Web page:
Interactive Video (Part Two): Mozilla’s Popcorn Maker

To my shock and horror, my students claimed to have never seen a PopUp Video. They were vaguely aware of VH1 and suspected that some old people still watch it? If it even exists?


We were brainstorming uses of Mozilla’s Popcorn Maker, and I was sharing that a colleague had a great idea of using the free online tool to make a PopUp video of a presidential debate. As candidates make their claims, viewers could fact-check or point out rhetorical techniques, completely changing the viewer’s experience. A quick search and fifteen seconds of the Ghostbusters’ Theme Popup had them back on track. (They actually knew what I was talking about after all.)


Recently, I have been exploring how to make online videos more interactive for the viewer. In Interactive Video (Part One), I reviewed TED’s Flipped Video Interface. In this post I will examine Mozilla’s Popcorn Maker, an easy way to take most anything that exists on the Internet and ‘lay it’ over a video or audio track.


For my first experiment, I took the same video I flipped at TED-ed and used it to explore Mozill’s Popcorn Maker. I have about two hours invested in this current version, and after a colleague gave me some time saving tips, I found the interface to be simple and intuitive. I suggested the tool to some students, as well, and they picked it up without any instruction on my part.


In addition, some of my colleagues and I brainstormed uses for Popcorn Maker during a recent in-house professional development session. Feel free to add your own ideas to this list! As I collect examples of the various ways we use the tool, I will share them.


Based on our initial test run, here are some pros and cons of Popcorn Maker:


  • Video must come from YouTube and audio must come from Soundcloud. Vimeo and other sources offer some wonderful content, and the added step of getting that content to YouTube is a deterrent to many students. Work-arounds certainly exist, but it creates a hassle that doesn’t really need to be there.
  • Remixes are stand alones. Creating your own Popcorn video from an existing Popcorn video is very simple, but I would be even more excited about this product if an option existed for ‘live editing,’ allowing anyone to add content to one video while keeping the same address. For instance, I would prefer to embed a Popcorn in a class site and then watch that one video grow organically as other users added content. Right now, I can start a video and then others can remix it, but each of these remixes exists separately. We can asynchronously edit one video by sharing a username and login, but a truer constructivist video capability would make this great product even better.
  • Video cannot be combined with video. Users can use just one video as a baseline track and then provide links to other videos. One cannot, however, have another video ‘popup’ within the first. It would make for more dynamic viewing to be able to pause the main video and play clips of other videos (similar to what can be created using Dragontape, an easy way to combine clips from various YouTube videos).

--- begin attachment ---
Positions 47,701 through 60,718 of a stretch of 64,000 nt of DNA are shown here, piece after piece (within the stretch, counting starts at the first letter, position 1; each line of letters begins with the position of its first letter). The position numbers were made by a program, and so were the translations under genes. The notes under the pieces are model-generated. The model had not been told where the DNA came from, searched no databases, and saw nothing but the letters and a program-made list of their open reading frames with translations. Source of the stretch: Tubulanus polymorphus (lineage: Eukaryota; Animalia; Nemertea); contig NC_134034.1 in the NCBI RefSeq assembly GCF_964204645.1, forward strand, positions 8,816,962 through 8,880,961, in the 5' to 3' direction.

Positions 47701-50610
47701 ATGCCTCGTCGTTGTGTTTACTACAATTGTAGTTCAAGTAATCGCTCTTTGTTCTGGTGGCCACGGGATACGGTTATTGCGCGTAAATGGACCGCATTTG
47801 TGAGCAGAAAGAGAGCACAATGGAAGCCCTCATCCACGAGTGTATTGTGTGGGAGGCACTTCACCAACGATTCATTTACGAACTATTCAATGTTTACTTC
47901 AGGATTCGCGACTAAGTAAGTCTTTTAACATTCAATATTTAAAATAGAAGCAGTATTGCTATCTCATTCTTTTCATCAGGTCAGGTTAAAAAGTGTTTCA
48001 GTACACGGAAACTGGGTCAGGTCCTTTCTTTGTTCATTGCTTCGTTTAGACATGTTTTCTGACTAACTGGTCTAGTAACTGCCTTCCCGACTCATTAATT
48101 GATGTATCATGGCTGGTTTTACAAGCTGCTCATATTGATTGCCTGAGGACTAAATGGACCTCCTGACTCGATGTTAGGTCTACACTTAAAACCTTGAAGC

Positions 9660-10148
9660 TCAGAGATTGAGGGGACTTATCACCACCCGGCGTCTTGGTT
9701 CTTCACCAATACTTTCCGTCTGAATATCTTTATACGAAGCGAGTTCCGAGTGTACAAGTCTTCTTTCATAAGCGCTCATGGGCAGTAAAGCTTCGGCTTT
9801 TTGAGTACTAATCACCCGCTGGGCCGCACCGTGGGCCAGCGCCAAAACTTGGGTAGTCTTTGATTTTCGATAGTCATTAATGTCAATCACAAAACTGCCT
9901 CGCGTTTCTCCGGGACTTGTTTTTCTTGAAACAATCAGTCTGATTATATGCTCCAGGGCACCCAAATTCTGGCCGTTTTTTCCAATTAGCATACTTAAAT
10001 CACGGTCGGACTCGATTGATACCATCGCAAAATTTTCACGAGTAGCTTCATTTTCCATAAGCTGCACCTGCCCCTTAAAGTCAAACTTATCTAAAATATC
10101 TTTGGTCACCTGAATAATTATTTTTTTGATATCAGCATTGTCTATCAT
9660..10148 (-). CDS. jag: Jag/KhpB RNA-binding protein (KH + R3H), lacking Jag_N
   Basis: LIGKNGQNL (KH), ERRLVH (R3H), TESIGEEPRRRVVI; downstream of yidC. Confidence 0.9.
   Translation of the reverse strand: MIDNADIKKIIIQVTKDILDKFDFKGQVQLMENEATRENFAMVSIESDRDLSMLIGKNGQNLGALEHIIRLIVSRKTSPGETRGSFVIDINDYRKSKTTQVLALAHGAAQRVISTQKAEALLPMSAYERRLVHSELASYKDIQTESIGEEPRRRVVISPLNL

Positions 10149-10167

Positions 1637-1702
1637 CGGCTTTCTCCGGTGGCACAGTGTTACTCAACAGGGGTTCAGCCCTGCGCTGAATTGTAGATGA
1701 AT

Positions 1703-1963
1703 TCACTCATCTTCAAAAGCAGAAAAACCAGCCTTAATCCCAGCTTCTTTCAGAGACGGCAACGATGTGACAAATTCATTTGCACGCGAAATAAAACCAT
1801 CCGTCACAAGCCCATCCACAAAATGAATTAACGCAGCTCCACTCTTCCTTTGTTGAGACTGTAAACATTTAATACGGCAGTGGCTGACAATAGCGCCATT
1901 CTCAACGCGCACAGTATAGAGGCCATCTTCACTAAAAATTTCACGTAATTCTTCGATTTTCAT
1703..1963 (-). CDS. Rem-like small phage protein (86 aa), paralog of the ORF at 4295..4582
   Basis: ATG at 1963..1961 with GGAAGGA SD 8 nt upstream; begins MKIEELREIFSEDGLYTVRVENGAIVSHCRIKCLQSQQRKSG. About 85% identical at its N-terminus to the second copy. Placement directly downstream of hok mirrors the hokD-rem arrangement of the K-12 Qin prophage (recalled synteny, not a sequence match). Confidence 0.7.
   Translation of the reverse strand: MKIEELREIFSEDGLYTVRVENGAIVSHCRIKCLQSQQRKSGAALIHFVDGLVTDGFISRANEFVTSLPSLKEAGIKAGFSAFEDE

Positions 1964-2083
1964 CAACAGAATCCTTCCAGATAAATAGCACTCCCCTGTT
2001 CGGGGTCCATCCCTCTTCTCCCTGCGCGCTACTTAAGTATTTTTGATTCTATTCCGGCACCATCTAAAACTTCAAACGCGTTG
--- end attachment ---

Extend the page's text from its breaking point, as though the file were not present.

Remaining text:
• Popcorn needs embedded web pages other than Wikipedia. Being able to embed live, searchable web pages into video is amazing. I’m very impressed with this feature. I would be even more impressed, of course, if these searchable pages could come from somewhere other than Wikipedia. (I feel particularly crotchety for this last one. This critique is certainly a minor one.)


  • Popcorn Maker allows you to do something that was not possible before. It truly is a new, dynamic way of interacting with video content. Anyone can enhance a video in ways that simply weren’t possible before Popcorn Maker existed. I know nothing about coding, yet I can now easily make directorial decisions about videos I watch.
  • Sleek, professional products can be produced very quickly. The interface is reliable, easy, and flexible. Much more important than any ‘techie’ abilities is a sense of design and balance. Anyone can now create videos with high impact.
  • Precision editing is a snap. It is quite easy to time the entrance and exit of content.
  • The ‘forever’ pause allows for tactical breaks within a video. I particularly like the ability to communicate very precisely with the viewer, adding pauses and links at key moments.
  • The range of content options that can be added to video means that the output is limitless. Prezis can be engaging, but after you have seen a few, too many feel the same. It doesn’t feel like the same will be true of content made with Popcorn. There are so many variants that the output can seem new and unique each time.

Editor’s Note: This post originally appeared at

Robin Neal

Educator at Beaver Country Day School

Robin Neal teaches English at Beaver Country Day School, a progressive, independent school in the Boston area. He has also taught in public and international schools and has experience at all levels from grades 6-12. He is particularly interested in technology in the classroom and how it can be used to create more dynamic, authentic educational experiences.